The American Way– Last, but certainly not least, you can always pay someone to market for you. I’m in cahoots with my blogger friend Quanie Miller who has just started her own business which assists writers with all things publishing related. You can pay someone to do the leg work for you and do what we all would rather be doing anyway: write!


I hope this helped get the wheels turning for those of you who don’t have a clue where to start when it comes to marketing. With a lot of effort and patience, you can sell your books. Once I stepped up my marketing game, I’ve watched that little graph on my sales report steadily climb over the last month. As long as I’m selling at least one book a day, I count it a success.

By the way, you can get my cousin’s new release here! Can you tell I’m excited for her in this pic? Excuse the treadmill and random suitcase in the background. I guess we stay ready to go ’round my way.

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What kinds of marketing advice do you have to offer? Don’t leave us hanging! Tell us all about how you get down in the comments below!

Indie Publishing: The Perks of Being A Boss

Like a bossEveryone wants to be a boss these days. Pop culture is inundated with phrases like “boss chick”, “all eyes on me”, “poppin’ bottles” and my personal favorite “like a boss”. You can use it to describe doing anything with excellence: I ate that whole piece of chicken (like a boss), I paid my taxes (like a boss), I sawed that bunion off (like a boss). You get my point. But when you decide to self publish, you really are a boss. And like I promised last week, I’m going to list the many benefits of independently publishing your books (like a boss). Sorry, I couldn’t resist.


 ********5 Perks to Indie Publishing********

You don’t have answer to anyone but yourself. Didn’t get those proofs approved yet? Feel like changing the cover on a book already in print? Changed your mind about the release date?  Want to release your book in three parts over the course of a year? No problem. There won’t be a marketing exec telling you that you’ve lost your mind. The only person you need to run it by is you. No one will reprimand you. There won’t be a big meeting or conference call where you’re treated like a temperamental writer with threats of re-negotiating your contract. Unless you decide to hold said meeting with yourself. Which is entirely your prerogative. #JudgementFreeZone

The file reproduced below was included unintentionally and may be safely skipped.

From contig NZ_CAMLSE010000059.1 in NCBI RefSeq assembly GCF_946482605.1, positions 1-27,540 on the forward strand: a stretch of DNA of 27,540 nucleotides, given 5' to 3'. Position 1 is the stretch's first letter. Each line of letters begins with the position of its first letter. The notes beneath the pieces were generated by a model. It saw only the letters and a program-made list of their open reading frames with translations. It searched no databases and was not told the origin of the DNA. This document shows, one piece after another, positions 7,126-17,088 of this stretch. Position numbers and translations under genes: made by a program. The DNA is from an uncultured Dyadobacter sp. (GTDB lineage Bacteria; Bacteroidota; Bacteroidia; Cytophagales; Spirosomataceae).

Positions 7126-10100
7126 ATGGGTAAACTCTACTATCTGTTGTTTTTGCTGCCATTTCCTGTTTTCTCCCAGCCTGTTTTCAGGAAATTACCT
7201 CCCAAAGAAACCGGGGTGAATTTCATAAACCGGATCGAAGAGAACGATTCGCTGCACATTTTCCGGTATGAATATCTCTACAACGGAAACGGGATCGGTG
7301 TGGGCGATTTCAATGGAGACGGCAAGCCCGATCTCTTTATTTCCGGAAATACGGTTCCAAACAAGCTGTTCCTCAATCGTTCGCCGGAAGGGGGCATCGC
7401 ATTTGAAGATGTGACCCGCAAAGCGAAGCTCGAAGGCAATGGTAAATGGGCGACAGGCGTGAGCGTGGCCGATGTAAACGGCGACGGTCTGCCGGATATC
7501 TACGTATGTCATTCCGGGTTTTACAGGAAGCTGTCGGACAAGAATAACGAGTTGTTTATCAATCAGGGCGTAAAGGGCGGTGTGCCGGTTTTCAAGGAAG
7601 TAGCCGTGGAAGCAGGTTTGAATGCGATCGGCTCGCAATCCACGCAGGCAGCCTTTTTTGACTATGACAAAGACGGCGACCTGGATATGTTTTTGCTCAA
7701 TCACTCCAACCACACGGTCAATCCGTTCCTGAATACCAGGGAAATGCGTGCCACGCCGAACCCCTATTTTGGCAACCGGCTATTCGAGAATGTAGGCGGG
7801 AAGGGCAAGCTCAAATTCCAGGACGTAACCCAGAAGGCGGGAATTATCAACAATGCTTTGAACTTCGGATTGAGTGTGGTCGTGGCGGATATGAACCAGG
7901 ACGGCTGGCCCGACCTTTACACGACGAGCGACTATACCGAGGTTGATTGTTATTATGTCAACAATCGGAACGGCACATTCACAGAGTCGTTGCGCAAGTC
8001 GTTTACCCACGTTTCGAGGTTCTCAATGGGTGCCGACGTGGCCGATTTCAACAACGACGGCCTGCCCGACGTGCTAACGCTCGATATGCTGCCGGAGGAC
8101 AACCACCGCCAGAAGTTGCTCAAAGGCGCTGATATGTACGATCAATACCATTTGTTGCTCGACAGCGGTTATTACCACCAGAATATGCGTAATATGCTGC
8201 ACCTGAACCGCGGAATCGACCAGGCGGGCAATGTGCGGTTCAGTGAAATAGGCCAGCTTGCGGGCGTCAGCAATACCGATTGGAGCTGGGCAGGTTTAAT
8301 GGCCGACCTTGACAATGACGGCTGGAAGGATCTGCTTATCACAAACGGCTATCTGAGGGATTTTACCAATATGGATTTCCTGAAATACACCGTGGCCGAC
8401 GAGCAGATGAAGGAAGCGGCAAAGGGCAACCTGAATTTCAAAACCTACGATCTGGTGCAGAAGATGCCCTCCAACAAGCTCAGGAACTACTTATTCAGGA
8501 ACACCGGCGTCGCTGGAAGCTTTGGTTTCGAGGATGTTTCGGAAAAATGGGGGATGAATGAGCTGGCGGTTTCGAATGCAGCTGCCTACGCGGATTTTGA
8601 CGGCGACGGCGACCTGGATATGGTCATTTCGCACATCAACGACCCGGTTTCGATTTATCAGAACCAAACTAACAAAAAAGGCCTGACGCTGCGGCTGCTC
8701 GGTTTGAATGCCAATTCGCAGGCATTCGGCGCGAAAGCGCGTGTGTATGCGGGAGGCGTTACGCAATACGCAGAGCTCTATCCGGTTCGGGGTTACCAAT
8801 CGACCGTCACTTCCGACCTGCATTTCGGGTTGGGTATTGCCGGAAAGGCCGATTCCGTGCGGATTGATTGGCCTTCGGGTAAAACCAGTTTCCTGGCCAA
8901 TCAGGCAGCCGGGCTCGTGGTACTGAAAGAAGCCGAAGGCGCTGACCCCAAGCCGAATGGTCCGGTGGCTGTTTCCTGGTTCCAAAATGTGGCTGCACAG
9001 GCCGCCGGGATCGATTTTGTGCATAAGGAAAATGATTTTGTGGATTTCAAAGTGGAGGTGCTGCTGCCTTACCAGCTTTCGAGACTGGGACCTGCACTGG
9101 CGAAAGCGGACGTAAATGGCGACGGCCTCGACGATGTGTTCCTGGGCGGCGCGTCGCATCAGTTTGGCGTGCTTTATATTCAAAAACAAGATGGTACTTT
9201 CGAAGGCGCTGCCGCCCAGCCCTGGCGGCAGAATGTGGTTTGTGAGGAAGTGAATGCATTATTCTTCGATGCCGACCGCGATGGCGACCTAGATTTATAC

You have full creative control. You have the final say on everything from your typeset font to your cover design. Want to make a plot change that’s eons away from your original synopsis/proposal? Go for it. Feel like writing a sci-fi self-help historical romance? Who cares if it’s never been done. Do you, kid. There’s no team of experts stifling your creativity with marketing trends, focus group data, and comparative sales reports. But in all your creativity, don’t forget that you do want to eventually sell your book and keeping a specific fan base in mind is probably a good idea.

Full return on your investments. There’s no team to split the pot with. All profit belongs solely to you. Now, I’m speaking of money made after you’ve deducted the cost of an editor, cover designer, promotional material, etc. Because what you don’t want to produce is some certifiable junk. But once you’ve paid for that initial investment, every cent that comes in belongs to you. You don’t have to worry about paying back an advance from a publishing house if your sales don’t meet their projections.

The complete success or failure of your book is entirely in your hands. Some may view this as a negative, but you’ve got to have a boss mentality about it. I feel totally empowered this fact. No one is going to work harder for me than me. Whether I sell 10 or 10,000 copies of my book is entirely up to me. It’s all dependent upon how much time and effort I’m willing to put into marketing, promoting, and writing. The same is true of traditionally published authors. Publishing houses allot only so much for book promotion, and the less of a name you have for yourself in the industry, the less of a budget you get. So, no matter what, hustling is the name of the game. Suddenly I’m feeling all, “I am the master of my fate. I am the captain of my soul.”